“Whoever walks in integrity walks securely, but he who makes his ways crooked will be found out.” — Proverbs 10:9 ESV
“Having a good conscience, so that, when you are slandered, those who revile your good behavior in Christ may be put to shame.” — 1 Peter 3:16 ESV
I have a basic axiom for life: INTEGRITY ALWAYS WINS.
And I define integrity simply as Stephen Carter does in his book called “Integrity”
. Carter explains:
“As I define it, integrity involves three steps. The first is to discern what is right and wrong… The second step is to struggle to live according to the sense of right and wrong you have discerned, [no matter the consequence]. The third is to be willing to say what we are doing and why we are doing it.”
It was in leadership that I learned that INTEGRITY ALWAYS WINS. Anyone in leadership who is getting anything significant done has been ruthlessly attacked, maligned and lied about. It kind of goes with the territory. I learned early that the best response was always to respond with integrity. INTEGRITY ALWAYS WINS.
And the opposite is probably true too: when you act without integrity, you lose.
I learned that the hard way. The circumstances that created my life explosion were because I failed to act with integrity, I failed to live up to my own standards, and I failed to live up to God’s standards.
But in the aftermath of what happened, I decided that as much as I could I would act and respond with integrity — because INTEGRITY ALWAYS WINS.
Here are some practical ways this played out:
- Once everything blew up, I confessed and revealed everything (probably more detail than they wanted) to the Board.
- I never blamed others for what happened to me. I accepted full personal responsibility.
- When accused of something I was guilty of, I acknowledged it. When I was accused of something I did not do, I answered the charge.
- I never bad-mouthed the church. I was truthful about what happened on the blog, and was even open in criticizing the process and decisions that were made, but I never bad-mouthed the church or the board. (In fact, I still think it is a great church and I often refer people to it and I still financially support its missions when I can.)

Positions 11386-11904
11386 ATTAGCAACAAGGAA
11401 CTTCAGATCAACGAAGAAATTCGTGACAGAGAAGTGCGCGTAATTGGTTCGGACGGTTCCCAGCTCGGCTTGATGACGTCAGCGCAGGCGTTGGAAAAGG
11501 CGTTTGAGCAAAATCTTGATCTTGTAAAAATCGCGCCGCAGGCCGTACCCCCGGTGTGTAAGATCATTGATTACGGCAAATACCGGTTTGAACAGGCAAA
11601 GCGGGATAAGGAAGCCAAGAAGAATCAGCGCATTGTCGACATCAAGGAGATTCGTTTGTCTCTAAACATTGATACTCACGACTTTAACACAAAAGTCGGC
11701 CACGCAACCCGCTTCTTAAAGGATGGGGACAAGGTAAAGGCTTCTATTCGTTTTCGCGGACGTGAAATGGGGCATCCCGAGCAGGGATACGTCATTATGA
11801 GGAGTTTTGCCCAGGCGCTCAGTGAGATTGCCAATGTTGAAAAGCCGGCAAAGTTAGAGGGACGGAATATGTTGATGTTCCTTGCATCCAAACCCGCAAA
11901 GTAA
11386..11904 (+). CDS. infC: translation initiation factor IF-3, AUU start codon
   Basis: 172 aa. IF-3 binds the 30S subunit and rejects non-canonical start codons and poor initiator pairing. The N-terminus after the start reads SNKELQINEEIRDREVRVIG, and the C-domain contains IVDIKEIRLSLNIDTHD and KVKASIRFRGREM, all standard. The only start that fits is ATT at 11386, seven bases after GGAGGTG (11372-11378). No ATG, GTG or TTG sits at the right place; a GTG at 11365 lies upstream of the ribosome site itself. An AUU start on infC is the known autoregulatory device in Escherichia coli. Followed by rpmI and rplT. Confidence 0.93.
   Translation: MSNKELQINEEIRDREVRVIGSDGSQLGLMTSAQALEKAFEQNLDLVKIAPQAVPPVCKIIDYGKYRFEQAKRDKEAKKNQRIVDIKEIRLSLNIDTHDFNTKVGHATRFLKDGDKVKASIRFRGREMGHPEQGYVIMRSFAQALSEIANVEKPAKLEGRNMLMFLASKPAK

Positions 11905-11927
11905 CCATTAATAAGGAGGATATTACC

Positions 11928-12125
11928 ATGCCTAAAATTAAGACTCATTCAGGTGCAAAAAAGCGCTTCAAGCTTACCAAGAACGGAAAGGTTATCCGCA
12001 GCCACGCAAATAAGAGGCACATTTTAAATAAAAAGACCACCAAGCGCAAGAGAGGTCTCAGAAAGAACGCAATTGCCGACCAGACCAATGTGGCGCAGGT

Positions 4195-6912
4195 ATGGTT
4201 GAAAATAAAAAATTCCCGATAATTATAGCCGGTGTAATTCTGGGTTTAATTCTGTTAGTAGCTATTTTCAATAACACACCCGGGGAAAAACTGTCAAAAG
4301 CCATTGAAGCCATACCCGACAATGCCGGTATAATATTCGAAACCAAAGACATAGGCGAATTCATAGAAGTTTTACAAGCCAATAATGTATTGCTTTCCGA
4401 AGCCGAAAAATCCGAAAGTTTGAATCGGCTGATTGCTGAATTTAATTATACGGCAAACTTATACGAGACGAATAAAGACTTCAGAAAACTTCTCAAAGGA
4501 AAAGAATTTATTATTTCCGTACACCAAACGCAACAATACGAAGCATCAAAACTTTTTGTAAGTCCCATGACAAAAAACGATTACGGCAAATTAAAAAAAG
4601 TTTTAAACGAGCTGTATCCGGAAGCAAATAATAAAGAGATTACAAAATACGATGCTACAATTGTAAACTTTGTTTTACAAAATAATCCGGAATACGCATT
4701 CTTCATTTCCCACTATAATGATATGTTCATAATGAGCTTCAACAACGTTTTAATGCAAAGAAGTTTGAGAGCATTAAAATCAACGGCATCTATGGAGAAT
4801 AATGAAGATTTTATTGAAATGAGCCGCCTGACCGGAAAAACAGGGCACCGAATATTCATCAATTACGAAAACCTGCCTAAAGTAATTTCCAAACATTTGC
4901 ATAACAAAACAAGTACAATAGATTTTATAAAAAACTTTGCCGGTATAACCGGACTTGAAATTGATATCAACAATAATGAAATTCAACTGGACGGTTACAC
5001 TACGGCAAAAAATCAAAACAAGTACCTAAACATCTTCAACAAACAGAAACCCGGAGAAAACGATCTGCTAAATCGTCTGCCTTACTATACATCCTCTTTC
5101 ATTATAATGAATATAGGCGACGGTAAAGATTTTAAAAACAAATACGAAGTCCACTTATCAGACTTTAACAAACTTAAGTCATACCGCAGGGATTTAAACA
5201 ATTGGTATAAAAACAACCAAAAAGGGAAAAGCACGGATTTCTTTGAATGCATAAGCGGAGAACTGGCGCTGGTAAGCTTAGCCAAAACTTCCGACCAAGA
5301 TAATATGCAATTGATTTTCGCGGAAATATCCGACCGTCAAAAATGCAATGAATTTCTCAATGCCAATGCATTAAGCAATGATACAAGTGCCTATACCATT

- While the Board agreed to pay me three months salary when I left, I was aware of the financial stress the church was under and I voluntarily did not take the final month of pay (even though I had no income at the time). This just seemed like the right thing to do.
- I expressed publicly that I would answer anyone’s questions and meet with anyone who wanted to talk to me about what happened. Several members of the church took me up on this offer and it was helpful for both of us.
- As I wrote about yesterday, I embraced a philosophy of transparency.
I could go on… but I think you see the point.
Now all of this (and this blog series) may make it seem like I always got it right and that I was saint through the whole process. That is not the case. I made a lot of mistakes — especially early in the process. And in each case, it was a failure to adhere to the basic principle of INTEGRITY WINS.
For example, when I was first confronted by the congregant I had been involved with — and he told me that he thought we should disclose to the Board what had happened between us — I responded defensively, out of anger and fear. In the process, I hurt the congregant (who was also a very close and valued friend) and also made the process more complicated. But at other times — and many times throughout the process — I do think I acted with integrity and was able to respond in a Christ-like way, not out of fear or anger.
Of all the decisions I made, this was the one that I had to make again and again every day — and sometimes several times throughout the day.
And to be honest, this is true for all people — not just those coming out of crisis. All of us face decisions every day — and we choose whether to respond with integrity or not. So let me encourage you: INTEGRITY ALWAYS WINS.